Decided to spend some time studying Peter Reinhart's Whole Grain Breads. An interesting read as he details his experiences over time with different breads throughout his life and how his interactions with people, customs and attitudes influenced his evolution in bread baking. His goal was to ultimately create a whole grain bread that actually tasted good. After a lot of trial and error and with the help of minions of amateur recipe testers, he wrote this book, which is pretty much a sequel to The Bread Baker's Apprentice.
My objective was to bake a multi-grain bread that my wife would eat, although I was quite curious as to whether or not I would like it. She is a bit of a health nut these days and will only try my sourdough loaves in small bites, although I do think she takes some larger bites while I'm not around
A fascinating description of biochemistry, going into depth about the make-up of wheat, flour and enzymes, protein, starch, fermentation and how all of these factors influence each other to create great tasting bread. He has developed a technique using delayed fermentation, using soakers and either a biga or wild yeast pre-ferments. He refers to a biga as a pre-ferment using commercially available yeast as opposed to a starter that is created from wild yeast. He compares his technique (the process of combining the soaker, biga and final dough ingredients) as being similar to combining epoxy components. See photos below.
After studying his book, I decided to dive right into making his Multigrain Hearth Bread. Just about all of his recipes are the same, except of course for the ingredients. They include making a soaker and biga on Day 1, followed by combining these on Day 2 with the final dough ingredients. Because the biga undergoes delayed fermentation in the refrigerator overnight, it is ready to bake in a relatively short amount of time: 45-60 minutes of bulk fermentation, followed by 60 minutes of proofing.
Although Reinhart spends a lot of time describing how to make a Mother starter, which can be used in place of the biga, I decided that after spending at least two weeks making Chad Robertson's Tartine starter, that I would take the quick way out and just use a biga using instant dry yeast. I will eventually make the starter from scratch and compare flavors and sourness, but didn't want to waste the time at this point.
So here is the recipe and accompanying photos:
- 56.5 g (or 2 OZ if that is easier) whole wheat flour (I used Bob's Red Mill - Hard Red Wheat)
- 4 g salt (Kosher)
- 170 g bottled water
- 170 g of any combination of cooked or uncooked whole grains. I used 100 g of cooked whole wheat berries and 70 g of uncooked flaxseeds.
Mix all the ingredients together for about 1 minute until all the flour is hydrated. Should look like thick porridge, but it does get thicker as time goes on. Cover with plastic wrap and let it sit on the counter for 12-24 hours.
- 227 g of whole wheat flour
- 1 g instant yeast
- 170 g of bottle water at room temp.
You can use a equal amount of active starter instead if you prefer.
Mix the ingredients together until it forms a ball of dough. Using wet hands, knead for about 2 minutes until it is fully hydrated. Should feel tacky. Let it sit for 5 minutes.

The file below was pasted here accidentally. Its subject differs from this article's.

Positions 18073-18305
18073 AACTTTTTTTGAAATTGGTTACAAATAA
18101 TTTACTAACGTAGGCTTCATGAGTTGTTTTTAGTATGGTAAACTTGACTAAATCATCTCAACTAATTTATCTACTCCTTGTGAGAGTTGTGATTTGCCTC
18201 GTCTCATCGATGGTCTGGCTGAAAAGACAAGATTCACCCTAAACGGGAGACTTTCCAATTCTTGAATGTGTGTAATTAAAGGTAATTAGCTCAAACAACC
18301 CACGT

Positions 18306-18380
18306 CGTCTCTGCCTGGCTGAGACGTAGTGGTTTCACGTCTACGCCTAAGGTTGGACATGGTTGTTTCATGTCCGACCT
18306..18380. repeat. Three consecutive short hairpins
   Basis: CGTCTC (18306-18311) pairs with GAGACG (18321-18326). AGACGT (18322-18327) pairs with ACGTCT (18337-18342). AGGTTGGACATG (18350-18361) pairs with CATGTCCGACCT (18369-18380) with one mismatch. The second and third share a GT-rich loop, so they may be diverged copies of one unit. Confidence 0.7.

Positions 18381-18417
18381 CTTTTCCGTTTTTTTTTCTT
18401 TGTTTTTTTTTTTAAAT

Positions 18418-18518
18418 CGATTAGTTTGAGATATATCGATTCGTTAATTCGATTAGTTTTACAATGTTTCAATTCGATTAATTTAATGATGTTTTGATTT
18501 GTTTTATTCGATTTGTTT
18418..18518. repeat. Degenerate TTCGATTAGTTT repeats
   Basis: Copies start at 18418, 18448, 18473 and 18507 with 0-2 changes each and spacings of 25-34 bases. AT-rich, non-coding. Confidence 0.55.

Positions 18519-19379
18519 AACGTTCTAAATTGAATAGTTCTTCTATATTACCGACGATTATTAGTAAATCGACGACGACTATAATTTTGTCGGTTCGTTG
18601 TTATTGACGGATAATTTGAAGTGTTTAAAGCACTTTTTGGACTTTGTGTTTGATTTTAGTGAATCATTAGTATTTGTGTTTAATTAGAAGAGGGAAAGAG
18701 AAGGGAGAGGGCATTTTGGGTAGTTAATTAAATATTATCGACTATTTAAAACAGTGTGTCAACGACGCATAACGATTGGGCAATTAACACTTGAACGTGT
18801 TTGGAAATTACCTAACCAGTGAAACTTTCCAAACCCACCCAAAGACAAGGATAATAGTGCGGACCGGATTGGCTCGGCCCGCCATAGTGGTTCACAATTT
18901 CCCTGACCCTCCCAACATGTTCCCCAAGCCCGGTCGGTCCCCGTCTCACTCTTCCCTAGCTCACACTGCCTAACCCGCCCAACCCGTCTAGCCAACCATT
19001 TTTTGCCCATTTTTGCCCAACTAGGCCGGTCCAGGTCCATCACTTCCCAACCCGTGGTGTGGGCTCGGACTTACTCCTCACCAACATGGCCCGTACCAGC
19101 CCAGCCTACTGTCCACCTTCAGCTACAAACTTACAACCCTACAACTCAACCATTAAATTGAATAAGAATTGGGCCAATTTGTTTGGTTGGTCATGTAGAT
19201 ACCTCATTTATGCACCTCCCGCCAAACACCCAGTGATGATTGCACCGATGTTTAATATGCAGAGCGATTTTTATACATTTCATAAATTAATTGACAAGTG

Knead again for 1 minute with wet hands. Dough should become smoother but still tacky.
Cover with plastic tightly and put it in the fridge overnight, for at least 8 hours.
Two hours before mixing the final dough, remove the biga from the fridge. It should have risen somewhat:
- Use all of the soaker
- Use all of the biga
- 56.5 g whole wheat flour
- 5 g salt
- 7 g instant yeast
- 14 g of honey, agave nectar or sugar or brown sugar
- 14 g melted butter
- have some extra whole wheat flour ready for adjustments
Using a metal bench scraper, chop the soaker and the biga into 12 smaller pieces. Sprinkle each with some flour to keep them from sticking. I don't know whether he meant 12 pieces each or a total of 12 combined, but I don't think it makes any difference.
Combine the soaker and biga in a bowl along with the rest of the ingredients, except the extra flour. This is the epoxy part.
Stir together vigorously or knead with wet hands for 2 minutes until all ingredients are integrated. The dough should be soft and slightly sticky. If not, add more flour or water as needed.
Put some flour on your work surface and remove the dough ball and knead for 3-4 minutes until the dough feels soft and tacky but not sticky. You will have to add flour to reduce the stickiness.
Let the dough rest for 5 minutes while you prepare a lightly oiled bowl.
Resume kneading for 1 minute and make any final adjustments. The dough should pass the windowpane test at this point. If not, let rest and then continue to knead for another minute till it does.
Form the dough into a ball and place it in the oiled bowl. Roll to coat with the oil. Cover with plastic and let it sit for 45 - 60 minutes till it has risen to 1 1/2 times its size.
Turn on your oven to 500 degrees with a dutch oven along with its lid.
Gently transfer the dough to a work surface and shape into a boule, place in a flour lined proofing basket, top side down and cover with plastic. Let rise for another 45 minutes until it has risen 1 1/2 times.
Place the dough in the dutch oven bottom side down. Score the top of the dough and, cover and place in the oven.
Reduce the temperature to 450 degrees and bake for 20 minutes. After 20 minutes remove the lid and bake for another 25-30 minutes until the crust is brown. Internal temp should be at least 200 degrees. Remove from oven and place bread on cooling rack for at least a n hour before cutting.
Great crust and very moist crumb. The temp was 205 degrees. Probably the best whole grain bread I have ever tasted.
My wife's only comment was that it needed more salt. She did eat it though.